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Justice News

Department of Justice
U.S. Attorney’s Office
Eastern District of California

FOR IMMEDIATE RELEASE
Tuesday, September 7, 2021

Former Inmate Sentenced to Five Years in Prison for Jailhouse COVID-19 Unemployment Benefits Fraud

FRESNO, Calif. — Christina Smith, 38, who was formerly incarcerated at the Central California Women’s Facility (CCWF) in Chowchilla, was sentenced today to five years in prison for conspiracy and aggravated identity theft charges for the submission of fraudulent unemployment insurance claims to the California Employment Development Department (EDD) in the names of current CCWF inmates, Acting U.S. Attorney Phillip A. Talbert announced.

According to court documents, another CCWF inmate sent Smith her own and several other inmates’ personal identifying information to submit the unemployment insurance claims in their names. The underlying applications represented that the inmates had been working various jobs, which was untrue because they were incarcerated and therefore ineligible for benefits. The intended loss to the EDD and the United States was over $250,000. Smith split the proceeds with her co-conspirators.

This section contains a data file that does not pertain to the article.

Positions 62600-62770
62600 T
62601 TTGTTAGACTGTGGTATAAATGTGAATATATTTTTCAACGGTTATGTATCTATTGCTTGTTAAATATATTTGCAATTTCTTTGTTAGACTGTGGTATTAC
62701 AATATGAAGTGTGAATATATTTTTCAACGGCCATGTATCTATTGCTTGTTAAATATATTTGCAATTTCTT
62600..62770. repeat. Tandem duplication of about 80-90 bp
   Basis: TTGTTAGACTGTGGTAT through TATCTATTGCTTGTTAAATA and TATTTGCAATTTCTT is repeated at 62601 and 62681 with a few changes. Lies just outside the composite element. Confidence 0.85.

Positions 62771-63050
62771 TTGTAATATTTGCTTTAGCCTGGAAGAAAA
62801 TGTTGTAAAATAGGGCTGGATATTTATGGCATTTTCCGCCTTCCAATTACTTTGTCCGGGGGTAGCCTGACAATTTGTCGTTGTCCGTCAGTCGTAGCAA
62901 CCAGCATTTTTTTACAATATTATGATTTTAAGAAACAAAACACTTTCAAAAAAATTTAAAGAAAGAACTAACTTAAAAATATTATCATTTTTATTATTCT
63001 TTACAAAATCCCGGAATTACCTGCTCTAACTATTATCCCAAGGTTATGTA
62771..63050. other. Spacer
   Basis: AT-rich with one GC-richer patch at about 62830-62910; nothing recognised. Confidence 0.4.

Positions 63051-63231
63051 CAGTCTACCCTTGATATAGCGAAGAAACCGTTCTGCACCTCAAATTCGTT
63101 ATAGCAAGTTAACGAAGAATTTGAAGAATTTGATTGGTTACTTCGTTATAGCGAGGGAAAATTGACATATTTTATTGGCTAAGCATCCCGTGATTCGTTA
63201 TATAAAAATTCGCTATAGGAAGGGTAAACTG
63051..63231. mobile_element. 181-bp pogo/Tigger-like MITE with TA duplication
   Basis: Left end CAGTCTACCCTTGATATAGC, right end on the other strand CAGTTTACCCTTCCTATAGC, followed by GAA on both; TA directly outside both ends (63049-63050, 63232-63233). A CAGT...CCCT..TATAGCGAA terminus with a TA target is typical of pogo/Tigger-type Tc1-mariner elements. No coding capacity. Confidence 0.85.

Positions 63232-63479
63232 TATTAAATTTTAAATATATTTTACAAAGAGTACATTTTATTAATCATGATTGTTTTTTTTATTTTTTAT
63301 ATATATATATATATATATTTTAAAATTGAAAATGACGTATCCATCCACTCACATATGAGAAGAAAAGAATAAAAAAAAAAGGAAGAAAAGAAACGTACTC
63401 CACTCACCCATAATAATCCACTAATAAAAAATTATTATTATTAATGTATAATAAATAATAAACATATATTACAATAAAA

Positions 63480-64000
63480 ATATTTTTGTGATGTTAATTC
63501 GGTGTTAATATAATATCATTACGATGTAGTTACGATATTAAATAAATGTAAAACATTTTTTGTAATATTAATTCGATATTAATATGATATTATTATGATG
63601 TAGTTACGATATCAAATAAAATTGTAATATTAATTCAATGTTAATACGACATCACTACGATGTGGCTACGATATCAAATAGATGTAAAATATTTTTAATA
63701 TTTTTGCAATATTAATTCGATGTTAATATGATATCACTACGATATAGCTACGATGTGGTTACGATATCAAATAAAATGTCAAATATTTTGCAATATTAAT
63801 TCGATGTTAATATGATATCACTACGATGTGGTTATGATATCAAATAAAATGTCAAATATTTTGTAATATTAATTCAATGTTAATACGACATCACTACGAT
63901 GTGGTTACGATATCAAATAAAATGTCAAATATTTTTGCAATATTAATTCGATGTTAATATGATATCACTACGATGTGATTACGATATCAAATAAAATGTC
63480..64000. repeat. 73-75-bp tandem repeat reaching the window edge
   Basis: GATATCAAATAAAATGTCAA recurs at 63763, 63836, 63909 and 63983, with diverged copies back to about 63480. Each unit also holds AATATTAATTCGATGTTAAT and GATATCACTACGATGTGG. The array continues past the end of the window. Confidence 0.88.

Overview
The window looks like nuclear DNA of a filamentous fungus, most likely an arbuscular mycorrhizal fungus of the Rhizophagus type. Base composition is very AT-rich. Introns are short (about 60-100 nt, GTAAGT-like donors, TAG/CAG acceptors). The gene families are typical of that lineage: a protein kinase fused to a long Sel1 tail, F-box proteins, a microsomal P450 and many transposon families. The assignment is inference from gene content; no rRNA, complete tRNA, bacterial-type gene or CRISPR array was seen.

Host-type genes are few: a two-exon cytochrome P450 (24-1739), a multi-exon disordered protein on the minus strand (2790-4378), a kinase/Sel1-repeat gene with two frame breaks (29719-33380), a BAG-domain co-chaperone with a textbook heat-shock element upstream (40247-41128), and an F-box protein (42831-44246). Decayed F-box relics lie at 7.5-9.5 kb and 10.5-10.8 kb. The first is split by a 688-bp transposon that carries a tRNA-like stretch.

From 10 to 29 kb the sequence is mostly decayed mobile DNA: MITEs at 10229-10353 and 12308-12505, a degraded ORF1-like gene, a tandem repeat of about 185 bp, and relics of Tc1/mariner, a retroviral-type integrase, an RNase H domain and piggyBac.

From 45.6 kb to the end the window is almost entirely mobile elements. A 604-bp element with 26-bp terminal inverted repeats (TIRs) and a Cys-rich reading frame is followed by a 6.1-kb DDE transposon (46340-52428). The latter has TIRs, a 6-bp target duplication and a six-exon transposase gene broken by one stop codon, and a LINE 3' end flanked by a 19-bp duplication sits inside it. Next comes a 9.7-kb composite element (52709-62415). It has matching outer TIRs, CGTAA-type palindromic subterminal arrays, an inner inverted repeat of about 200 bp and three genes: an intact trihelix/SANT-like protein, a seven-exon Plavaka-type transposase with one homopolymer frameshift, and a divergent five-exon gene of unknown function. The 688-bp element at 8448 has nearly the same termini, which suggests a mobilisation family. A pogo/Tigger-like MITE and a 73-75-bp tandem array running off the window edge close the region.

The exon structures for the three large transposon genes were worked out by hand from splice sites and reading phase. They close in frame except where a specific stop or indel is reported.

This case is the product of an investigation by the Federal Bureau of Investigation, the California Department of Corrections and Rehabilitation’s Investigative Services Unit, and the EDD. Assistant U.S. Attorney Joseph Barton is prosecuting the case.

The CARES Act is a federal law enacted March 29 that is designed to provide emergency financial assistance to millions of Americans who are suffering the economic effects resulting from the COVID-19 pandemic. One source of relief provided by the CARES Act is the authorization that expands states’ ability to provide unemployment insurance for many workers impacted by COVID-19, including for workers who are not ordinarily eligible for unemployment insurance benefits.

Updated September 7, 2021